These are the slow freight trains of the ecosystem. When a product owner feels that sufficient work has accumulated to warrant a release to production, then that team identifies their release date, based on outstanding work and our release calendar. Then, the work is completed, and regression testing performed and released to production.
There are definitely weaknesses in these trains. The fact that requirements can sit on a list for a significant period of time, with knowledge of the drivers getting stale is a source of concern. Also the fact that testing and acceptance is deferred until late in a release cycle is decidedly anti-agile. However, the total amount of effort on these trains is usually small relative to the total amount of work and is well-understood by the teams who have been working on it for years. So, trading the risks for the flexibility of working on a system on an intermittent, on-demand fashion can be a net positive.
How to best measure these teams? More by looking at trends then by comparison to an absolute standard. Looking at time between releases, level of effort between releases, testing effort , defects opened and closed gives visibility into the health of the code base and can tell when it might be time to initiate a major technical debt paydown or re-write.
Platform Trains hold teams that serve multiple functions. They build and maintain the SAFe Architectural Runway. Depending on an organization’s work this may involve work on development of shared libraries, frameworks and services, proof of concepts, continuous integration and delivery, orchestration and provisioning. The common thread linking them is that they’re all at least one step removed from immediate business value. The work can operate in both pull (e.g., product team requests a new feature to be added to a shared library) and push (e.g., a new Gradle plugin is released for adoption) modes. This makes delivery a function of a complicated interplay across teams. The teams also tend to be cross-functional, and staffed with people who have multiple responsibilities. The amount of effort involved in a given piece of work is also highly variable. This makes maintaining a predictable velocity challenging.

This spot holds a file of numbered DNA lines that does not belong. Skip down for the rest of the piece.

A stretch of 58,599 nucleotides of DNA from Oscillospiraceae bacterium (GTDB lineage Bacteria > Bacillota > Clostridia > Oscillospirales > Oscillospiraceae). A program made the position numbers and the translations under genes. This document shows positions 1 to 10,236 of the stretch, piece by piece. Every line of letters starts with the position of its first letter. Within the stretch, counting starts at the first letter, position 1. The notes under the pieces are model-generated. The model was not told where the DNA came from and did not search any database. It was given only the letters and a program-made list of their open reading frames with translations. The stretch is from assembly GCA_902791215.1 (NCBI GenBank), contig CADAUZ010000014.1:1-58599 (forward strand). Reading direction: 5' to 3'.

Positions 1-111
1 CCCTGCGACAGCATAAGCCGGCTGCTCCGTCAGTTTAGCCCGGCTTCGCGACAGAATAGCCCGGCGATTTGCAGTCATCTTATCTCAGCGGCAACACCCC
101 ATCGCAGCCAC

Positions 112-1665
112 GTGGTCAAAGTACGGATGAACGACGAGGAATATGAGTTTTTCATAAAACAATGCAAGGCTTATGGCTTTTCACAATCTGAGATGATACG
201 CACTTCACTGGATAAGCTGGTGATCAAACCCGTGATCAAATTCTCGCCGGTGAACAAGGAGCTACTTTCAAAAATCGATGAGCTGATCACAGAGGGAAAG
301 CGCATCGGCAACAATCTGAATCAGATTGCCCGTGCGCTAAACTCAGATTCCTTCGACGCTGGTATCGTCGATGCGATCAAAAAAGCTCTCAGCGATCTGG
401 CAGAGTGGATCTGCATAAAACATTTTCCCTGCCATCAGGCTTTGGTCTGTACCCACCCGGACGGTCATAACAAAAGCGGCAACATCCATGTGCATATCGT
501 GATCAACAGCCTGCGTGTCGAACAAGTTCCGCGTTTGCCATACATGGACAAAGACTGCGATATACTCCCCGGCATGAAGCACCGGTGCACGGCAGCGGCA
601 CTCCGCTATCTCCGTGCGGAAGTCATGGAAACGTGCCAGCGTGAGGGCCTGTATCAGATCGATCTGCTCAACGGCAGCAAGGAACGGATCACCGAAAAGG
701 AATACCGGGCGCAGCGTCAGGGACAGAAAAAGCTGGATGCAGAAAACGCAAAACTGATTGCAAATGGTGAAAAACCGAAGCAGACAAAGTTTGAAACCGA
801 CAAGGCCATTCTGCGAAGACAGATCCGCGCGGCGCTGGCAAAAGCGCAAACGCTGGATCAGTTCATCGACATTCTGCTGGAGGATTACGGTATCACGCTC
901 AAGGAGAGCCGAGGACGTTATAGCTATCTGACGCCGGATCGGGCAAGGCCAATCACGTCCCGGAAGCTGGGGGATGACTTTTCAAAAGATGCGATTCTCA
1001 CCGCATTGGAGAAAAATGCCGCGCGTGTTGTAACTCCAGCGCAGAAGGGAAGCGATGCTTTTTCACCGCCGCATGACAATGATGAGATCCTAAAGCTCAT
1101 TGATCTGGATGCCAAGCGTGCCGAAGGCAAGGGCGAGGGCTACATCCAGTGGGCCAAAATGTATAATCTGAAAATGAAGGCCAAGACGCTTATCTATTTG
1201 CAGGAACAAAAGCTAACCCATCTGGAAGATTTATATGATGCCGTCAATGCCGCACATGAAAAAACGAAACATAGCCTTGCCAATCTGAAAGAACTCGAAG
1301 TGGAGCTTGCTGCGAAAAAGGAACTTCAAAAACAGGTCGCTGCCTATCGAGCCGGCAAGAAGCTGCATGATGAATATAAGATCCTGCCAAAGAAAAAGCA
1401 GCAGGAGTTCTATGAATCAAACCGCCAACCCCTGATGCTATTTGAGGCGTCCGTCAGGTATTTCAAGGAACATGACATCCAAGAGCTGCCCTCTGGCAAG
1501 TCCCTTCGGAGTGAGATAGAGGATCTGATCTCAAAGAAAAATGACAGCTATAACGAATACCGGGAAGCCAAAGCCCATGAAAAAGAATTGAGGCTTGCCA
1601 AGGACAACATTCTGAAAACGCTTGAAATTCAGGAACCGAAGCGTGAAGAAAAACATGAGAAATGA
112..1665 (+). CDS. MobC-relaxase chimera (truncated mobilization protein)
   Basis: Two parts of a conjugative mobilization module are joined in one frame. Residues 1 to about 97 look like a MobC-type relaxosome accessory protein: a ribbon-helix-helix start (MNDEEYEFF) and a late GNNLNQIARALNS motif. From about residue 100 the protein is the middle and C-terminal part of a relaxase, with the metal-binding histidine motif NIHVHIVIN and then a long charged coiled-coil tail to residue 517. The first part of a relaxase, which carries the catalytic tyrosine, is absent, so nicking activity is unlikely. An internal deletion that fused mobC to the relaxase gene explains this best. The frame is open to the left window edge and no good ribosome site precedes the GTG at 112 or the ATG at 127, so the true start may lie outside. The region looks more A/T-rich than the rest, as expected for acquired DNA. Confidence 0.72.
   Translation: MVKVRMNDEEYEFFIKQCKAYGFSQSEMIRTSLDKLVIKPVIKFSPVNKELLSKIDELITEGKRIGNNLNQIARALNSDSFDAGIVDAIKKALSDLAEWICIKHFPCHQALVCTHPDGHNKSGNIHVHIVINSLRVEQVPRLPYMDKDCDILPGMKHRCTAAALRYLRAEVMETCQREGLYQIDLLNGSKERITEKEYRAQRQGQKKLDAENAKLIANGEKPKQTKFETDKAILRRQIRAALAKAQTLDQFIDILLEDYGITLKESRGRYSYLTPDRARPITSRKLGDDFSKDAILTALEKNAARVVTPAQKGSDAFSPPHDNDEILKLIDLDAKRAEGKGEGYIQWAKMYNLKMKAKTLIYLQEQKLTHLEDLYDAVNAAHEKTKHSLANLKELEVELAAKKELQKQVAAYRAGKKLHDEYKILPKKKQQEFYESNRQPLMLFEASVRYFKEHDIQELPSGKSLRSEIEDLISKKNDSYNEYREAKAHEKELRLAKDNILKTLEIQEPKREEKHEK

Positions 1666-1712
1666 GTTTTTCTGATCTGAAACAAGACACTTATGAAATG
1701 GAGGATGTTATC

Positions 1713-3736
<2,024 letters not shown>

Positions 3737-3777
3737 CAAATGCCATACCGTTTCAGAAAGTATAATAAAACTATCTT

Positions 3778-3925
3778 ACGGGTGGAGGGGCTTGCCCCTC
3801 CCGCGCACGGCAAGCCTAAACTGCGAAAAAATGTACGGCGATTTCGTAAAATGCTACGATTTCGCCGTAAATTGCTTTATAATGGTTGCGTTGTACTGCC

The best fit we’ve found for these trains so far is Kanban. The variability in the size and nature of work items isn’t a great fit, but having work queues with common, high-level steps, having people pull work items from queues, and measuring how long they stay in the queue does seem to give us some ability to improve resource allocation.
Dependencies between families of trains tends to be of manageable complexity. Requirements flow down from Implementation trains to Scrum trains and Maintenance trains, which feed requirements to Platform trains. Work products tend to flow in the opposite direction - from Platform trains up to Scrum and Maintenance trains, and from there to Implementation trains. Communication of these requirements and products can be done through program increment/release planning process.
Director of Architecture